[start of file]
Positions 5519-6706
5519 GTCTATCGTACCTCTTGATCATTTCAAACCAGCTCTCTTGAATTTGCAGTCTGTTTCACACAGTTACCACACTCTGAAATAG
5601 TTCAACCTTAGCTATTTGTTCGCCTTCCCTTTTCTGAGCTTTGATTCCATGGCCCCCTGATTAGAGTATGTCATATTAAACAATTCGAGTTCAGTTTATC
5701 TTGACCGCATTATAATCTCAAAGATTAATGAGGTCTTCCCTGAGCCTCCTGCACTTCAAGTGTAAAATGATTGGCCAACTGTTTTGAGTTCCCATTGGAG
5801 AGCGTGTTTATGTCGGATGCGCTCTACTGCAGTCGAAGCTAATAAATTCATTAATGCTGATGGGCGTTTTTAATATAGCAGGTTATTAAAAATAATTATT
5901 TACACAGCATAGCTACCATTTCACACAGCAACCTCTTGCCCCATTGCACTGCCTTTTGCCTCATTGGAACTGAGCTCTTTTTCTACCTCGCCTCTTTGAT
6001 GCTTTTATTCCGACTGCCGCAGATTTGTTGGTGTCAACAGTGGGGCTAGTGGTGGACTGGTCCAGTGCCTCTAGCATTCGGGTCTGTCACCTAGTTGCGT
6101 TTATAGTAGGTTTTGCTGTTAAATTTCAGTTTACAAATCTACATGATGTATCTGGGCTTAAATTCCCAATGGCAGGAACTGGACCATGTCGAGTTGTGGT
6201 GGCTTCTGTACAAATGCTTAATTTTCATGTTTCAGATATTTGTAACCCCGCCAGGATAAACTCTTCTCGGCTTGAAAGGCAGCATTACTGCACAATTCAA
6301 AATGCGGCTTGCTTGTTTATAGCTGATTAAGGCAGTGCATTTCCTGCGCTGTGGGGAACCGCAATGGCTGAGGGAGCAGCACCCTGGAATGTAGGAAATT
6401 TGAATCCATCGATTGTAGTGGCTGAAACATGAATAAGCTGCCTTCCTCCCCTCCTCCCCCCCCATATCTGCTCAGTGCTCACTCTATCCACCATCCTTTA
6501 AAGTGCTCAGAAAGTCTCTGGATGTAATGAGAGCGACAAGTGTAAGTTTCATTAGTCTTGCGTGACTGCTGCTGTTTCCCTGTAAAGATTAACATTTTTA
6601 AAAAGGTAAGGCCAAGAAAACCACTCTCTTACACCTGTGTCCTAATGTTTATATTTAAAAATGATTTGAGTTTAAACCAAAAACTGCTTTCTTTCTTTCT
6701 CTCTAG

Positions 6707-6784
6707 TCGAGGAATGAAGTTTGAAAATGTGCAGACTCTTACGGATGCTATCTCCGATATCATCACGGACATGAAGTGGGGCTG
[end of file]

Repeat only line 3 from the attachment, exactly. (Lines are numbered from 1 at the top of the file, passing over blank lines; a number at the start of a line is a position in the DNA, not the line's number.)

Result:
5601 TTCAACCTTAGCTATTTGTTCGCCTTCCCTTTTCTGAGCTTTGATTCCATGGCCCCCTGATTAGAGTATGTCATATTAAACAATTCGAGTTCAGTTTATC